A device is known which merely uses its own motion across the pool wall to be cleaned to induce debris into the device (Eistrup 2,902,705). But this device is clearly not as eflective as one which uses water jets to draw debris into the device, nor is it effective in picking up debris adhered to the pool wall.

Devices are known which use downwardly directed water jets to dislodge shellfish from a water bed and additional water jets to urge the shellfish into the device itself. But these devices, of course, are quite complicated and bulky, and are not adaptable for use as a pool cleaner.

The device of this invention has the additional advantage that the dirt and debris dislodged by the downwardly directed cleaning jets provided in the device are not 3,444,575 Patented May 20, 1969 stirred up and redeposited adjacent the device, but are immediately sucked into the vortex due to the strong current created by it. Consequently, the device of this invention leaves a very clean path when moved along the bottom of a pool.

It is an object of this invention to overcome the above problems by providing a device which is extremely simple in both construction and operation.

It is a further object of the invention to provide a device which etfectively dislodges debris which is adhered to a pool wall and carries it therefrom.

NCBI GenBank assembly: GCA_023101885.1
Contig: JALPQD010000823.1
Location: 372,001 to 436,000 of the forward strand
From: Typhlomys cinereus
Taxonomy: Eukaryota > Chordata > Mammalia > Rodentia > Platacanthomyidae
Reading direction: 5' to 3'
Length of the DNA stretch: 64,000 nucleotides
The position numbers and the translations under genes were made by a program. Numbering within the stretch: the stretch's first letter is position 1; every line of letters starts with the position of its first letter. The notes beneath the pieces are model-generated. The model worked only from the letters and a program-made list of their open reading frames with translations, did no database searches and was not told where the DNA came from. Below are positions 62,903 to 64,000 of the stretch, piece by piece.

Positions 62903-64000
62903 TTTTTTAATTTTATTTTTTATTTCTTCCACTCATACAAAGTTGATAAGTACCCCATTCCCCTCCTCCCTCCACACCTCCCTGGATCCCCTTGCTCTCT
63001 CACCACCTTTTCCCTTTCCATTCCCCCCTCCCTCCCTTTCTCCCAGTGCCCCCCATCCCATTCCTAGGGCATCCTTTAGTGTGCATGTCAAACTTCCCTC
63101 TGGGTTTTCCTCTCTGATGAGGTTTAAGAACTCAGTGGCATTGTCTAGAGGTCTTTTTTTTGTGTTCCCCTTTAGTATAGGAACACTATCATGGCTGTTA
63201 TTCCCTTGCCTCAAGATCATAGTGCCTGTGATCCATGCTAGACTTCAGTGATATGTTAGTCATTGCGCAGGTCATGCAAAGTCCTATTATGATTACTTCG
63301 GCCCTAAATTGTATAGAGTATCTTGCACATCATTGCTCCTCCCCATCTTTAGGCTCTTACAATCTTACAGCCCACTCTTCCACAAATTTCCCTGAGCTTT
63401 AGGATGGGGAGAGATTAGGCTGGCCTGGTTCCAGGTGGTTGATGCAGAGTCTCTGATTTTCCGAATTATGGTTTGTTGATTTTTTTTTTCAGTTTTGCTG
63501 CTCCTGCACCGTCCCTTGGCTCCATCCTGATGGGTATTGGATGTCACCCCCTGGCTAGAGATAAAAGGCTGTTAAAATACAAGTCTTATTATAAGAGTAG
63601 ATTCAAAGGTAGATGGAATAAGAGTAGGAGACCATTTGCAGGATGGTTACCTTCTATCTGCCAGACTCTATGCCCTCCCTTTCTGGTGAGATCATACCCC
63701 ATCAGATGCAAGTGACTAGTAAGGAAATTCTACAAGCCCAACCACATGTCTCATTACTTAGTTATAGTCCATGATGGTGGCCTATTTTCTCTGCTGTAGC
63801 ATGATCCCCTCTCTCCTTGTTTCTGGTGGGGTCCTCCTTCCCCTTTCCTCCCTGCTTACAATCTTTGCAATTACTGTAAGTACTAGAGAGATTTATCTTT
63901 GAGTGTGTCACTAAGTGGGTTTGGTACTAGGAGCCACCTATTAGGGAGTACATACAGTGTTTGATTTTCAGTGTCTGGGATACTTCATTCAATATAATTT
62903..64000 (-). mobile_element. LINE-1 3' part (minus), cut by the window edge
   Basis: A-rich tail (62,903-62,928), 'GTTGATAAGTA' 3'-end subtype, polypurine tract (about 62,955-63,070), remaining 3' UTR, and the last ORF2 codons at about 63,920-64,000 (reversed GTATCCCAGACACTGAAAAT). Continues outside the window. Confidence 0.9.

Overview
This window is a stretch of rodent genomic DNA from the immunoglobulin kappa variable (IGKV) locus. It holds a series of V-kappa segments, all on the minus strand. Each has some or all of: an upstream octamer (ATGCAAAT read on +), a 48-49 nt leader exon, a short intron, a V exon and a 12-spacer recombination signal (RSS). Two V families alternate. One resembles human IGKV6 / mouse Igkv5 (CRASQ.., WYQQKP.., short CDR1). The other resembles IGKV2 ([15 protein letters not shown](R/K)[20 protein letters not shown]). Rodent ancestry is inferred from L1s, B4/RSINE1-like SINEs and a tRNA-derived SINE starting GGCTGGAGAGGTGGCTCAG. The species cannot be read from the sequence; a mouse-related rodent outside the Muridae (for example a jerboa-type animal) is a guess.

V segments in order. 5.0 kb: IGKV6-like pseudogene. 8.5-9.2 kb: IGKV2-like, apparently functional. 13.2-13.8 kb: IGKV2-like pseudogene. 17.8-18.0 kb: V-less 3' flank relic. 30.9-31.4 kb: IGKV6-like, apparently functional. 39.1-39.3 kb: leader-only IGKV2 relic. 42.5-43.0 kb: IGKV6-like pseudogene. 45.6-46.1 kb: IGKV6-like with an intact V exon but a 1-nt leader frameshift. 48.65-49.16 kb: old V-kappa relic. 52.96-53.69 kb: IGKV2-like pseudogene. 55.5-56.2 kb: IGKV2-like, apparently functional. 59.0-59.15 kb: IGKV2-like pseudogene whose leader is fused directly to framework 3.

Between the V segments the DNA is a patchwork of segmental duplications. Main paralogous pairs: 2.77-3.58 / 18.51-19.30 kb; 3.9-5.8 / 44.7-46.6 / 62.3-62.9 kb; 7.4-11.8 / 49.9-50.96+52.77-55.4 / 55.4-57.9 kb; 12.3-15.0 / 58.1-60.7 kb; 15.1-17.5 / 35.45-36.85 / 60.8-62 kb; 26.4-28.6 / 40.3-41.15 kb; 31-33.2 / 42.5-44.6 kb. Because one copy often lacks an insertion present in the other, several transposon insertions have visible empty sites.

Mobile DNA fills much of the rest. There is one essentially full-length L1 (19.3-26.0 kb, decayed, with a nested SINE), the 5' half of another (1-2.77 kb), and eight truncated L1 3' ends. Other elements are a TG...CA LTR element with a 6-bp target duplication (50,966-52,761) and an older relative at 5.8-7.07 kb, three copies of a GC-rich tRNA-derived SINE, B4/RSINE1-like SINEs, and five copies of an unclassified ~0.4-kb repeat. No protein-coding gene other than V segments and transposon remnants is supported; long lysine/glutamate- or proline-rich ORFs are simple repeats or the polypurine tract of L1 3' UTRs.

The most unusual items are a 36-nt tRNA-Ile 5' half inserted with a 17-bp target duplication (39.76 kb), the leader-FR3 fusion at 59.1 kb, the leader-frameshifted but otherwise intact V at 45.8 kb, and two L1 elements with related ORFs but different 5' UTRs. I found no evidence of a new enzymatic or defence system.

It is a further object of this invention to provide a device which is eflective in picking up debris which lies in a pool and is not adhered to the walls.

-It is a further object of this invention to provide a device which is capable of effectively removing from the pool foreign objects of various sizes, shapes and weights.

SUMMARY OF THE INVENTION Briefly stated, the device for cleaning foreign matter from a water-filled pool comprises an open-bottomed base and a conduit leading from the base to a water-pervious bag. Means are included for directing at least one water stream into the inlet end of the conduit and against the inner surface thereof at an acute angle thereto, the stream being positioned to induce a vortex in the conduit. The foreign matter drawn into the vortex is carried thereby into the inlet end of, through, and to the outlet end of the conduit, where it enters the water-pervious bag or trap connected to the outlet end of the conduit and is centrifugally distributed over the filtering surface of the trap.

BRIEF DESCRIPTION OF THE DRAWINGS Each of the above objects is fulfilled by the specific embodiment shown in the drawings, wherein:

FIG. 1 shows the device being used to clean foreign matter from a pool;

FIG. 2. is a bottom view of the device;

FIG. 3 is a section taken along the line 3-3 of FIG. 2;

FIG. 4 is a side elevation, partially broken away, of the means used for coupling the device to a handle;

FIG. 5 is a plan view of the pipe and conduit utilized in the device;

FIG. 6 is a section taken along the line 66 of FIG. 5;

FIG. 7 is a perspective view of the pipe utilized in the device;

FIG. 8 is a view of a portion of the pipe showing an aperture therein;